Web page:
Travels in France

G. Bell and sons, 1892 - 366 pages

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Page 56 - France ; the efforts of industry the most vigorous ; the animation the most lively. An activity has been here, that has swept away all difficulties before it, and has clothed the very rocks with verdure. It would be a disgrace to common sense to ask the cause ; the enjoyment of property must have done it. Give a man the secure possession of a bleak rock, and he will turn it into a garden ; give him a nine years lease of a garden, and he will convert it into a desert.
Page 55 - I were a French minister they should have it. They would soon turn all the deserts around them into gardens. Such a knot of active husbandmen, who turn their rocks into scenes of fertility, because I suppose their own, would do the same by the wastes, if animated by the same omnipotent principle.
Page 372 - The imprint of Bohn's Standard Library is a guaranty of good editing. ' Critic (NY) ' This new and attractive form in which the volumes of Bohn's Standard Library are being issued is not meant to hide either indifference in the selection of books included in this well-known series, or carelessness in the editing.
Page 372 - The respectable and sometimes excellent translations of Bohn's Library have done for literature what railroads have done for internal intercourse.' — EMERSON. 'An important body of cheap literature, for which every living worker in this country who draws strength from the past has reason to be grateful.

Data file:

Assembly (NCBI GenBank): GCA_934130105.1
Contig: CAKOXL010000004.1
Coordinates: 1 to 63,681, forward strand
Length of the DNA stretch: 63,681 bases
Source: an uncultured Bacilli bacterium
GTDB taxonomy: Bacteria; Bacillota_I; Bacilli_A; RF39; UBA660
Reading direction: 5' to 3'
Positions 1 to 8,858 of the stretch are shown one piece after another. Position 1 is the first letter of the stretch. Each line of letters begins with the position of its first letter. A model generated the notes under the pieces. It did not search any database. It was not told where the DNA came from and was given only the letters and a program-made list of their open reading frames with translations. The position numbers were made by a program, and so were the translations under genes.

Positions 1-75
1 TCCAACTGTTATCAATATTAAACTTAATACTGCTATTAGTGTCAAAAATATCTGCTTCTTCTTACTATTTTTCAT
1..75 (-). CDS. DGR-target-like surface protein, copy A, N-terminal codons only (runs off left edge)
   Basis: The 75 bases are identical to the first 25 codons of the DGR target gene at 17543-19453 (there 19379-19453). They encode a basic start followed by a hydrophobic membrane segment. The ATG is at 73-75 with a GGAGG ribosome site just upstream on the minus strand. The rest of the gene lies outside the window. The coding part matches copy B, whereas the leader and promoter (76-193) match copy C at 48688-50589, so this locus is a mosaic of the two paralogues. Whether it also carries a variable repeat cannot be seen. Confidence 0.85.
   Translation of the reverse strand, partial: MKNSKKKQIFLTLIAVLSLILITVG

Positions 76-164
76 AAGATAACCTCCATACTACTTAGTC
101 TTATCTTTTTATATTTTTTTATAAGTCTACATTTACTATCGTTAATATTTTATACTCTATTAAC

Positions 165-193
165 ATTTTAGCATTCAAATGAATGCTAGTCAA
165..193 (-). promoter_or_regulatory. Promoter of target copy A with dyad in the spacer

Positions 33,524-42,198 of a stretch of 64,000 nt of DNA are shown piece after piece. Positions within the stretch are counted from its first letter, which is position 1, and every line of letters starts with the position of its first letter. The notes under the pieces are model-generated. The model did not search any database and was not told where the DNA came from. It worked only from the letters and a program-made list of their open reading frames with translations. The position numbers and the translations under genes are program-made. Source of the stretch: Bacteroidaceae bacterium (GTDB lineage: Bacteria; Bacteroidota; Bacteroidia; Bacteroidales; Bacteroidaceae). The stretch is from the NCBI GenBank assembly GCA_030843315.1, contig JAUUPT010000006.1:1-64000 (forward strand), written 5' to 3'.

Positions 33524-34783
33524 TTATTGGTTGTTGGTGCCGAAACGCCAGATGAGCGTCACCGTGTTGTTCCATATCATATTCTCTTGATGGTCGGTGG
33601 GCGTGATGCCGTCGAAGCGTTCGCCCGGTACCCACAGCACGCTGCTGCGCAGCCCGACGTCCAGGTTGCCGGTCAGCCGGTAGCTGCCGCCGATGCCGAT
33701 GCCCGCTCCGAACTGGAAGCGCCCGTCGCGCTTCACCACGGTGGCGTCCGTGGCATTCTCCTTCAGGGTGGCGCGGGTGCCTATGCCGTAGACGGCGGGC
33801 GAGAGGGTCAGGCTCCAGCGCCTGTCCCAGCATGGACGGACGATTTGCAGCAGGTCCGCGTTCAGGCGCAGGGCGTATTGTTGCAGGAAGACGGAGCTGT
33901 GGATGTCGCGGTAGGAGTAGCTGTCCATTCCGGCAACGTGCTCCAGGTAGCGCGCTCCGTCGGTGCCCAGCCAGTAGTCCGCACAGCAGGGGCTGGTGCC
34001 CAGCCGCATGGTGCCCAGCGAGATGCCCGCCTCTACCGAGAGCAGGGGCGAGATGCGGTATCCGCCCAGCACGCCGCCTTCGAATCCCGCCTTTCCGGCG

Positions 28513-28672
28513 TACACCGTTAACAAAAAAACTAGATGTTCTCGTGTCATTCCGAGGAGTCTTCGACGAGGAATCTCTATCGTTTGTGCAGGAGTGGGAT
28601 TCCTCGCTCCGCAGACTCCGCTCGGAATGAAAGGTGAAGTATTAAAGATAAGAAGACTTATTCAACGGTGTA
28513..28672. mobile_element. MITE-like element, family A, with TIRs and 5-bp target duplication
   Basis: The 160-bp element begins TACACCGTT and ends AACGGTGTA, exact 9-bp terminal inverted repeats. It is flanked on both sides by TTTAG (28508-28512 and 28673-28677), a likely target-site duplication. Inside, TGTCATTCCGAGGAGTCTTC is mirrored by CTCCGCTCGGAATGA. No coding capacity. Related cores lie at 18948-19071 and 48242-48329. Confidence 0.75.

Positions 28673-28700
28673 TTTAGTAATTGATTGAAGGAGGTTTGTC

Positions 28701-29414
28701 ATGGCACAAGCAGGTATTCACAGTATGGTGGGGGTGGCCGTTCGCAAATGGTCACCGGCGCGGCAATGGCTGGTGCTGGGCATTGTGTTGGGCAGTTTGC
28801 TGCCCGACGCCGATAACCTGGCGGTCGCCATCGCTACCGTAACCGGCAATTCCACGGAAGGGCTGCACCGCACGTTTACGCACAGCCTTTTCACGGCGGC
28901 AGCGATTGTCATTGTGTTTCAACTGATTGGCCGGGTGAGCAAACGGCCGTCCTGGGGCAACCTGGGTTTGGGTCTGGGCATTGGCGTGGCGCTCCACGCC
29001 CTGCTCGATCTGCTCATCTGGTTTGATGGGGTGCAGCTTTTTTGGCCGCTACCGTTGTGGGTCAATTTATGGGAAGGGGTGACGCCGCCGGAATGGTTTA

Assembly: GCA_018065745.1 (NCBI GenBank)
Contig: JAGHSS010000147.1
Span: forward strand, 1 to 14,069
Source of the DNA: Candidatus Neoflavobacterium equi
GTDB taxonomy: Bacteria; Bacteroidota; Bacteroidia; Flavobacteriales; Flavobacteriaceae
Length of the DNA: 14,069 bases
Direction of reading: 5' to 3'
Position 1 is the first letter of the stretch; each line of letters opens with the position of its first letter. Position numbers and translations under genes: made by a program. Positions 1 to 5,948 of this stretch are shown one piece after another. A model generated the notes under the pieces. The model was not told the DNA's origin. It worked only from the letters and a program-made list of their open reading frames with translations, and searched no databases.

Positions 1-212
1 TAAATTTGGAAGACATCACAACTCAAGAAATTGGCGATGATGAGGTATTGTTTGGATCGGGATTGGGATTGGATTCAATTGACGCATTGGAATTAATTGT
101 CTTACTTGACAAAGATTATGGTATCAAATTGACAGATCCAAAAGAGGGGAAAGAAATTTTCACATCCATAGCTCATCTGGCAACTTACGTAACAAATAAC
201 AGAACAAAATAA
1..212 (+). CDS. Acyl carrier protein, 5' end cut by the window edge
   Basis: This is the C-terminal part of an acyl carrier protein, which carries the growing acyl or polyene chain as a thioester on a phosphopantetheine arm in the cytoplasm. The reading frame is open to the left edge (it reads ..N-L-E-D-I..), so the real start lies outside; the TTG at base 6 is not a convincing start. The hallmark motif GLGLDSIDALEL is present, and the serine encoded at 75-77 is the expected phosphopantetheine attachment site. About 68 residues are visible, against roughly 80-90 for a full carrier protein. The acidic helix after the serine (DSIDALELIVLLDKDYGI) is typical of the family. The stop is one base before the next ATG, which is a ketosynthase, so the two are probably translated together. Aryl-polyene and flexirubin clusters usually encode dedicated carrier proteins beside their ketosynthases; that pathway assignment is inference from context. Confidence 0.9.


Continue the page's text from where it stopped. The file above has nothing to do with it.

Page 98 - ... a wire connects with a similar cylinder and electrometer in a distant apartment ; and his wife, by remarking the corresponding motions of the ball, writes down the words they indicate : from which it appears that he has formed an alphabet of motions. As the length of the wire makes no difference in the effect, a correspondence might be carried on at any distance : within and without a besieged town, for instance ; or for a purpose much more worthy, and a thousand times more harmless, between...
Page 317 - The enrolments for the militia, which the cahiers call an injustice without example, were another dreadful scourge on the peasantry; and as married men were exempted from it, occasioned in some degree that mischievous population, which brought beings into the world, in order for little else than to be starved. The...

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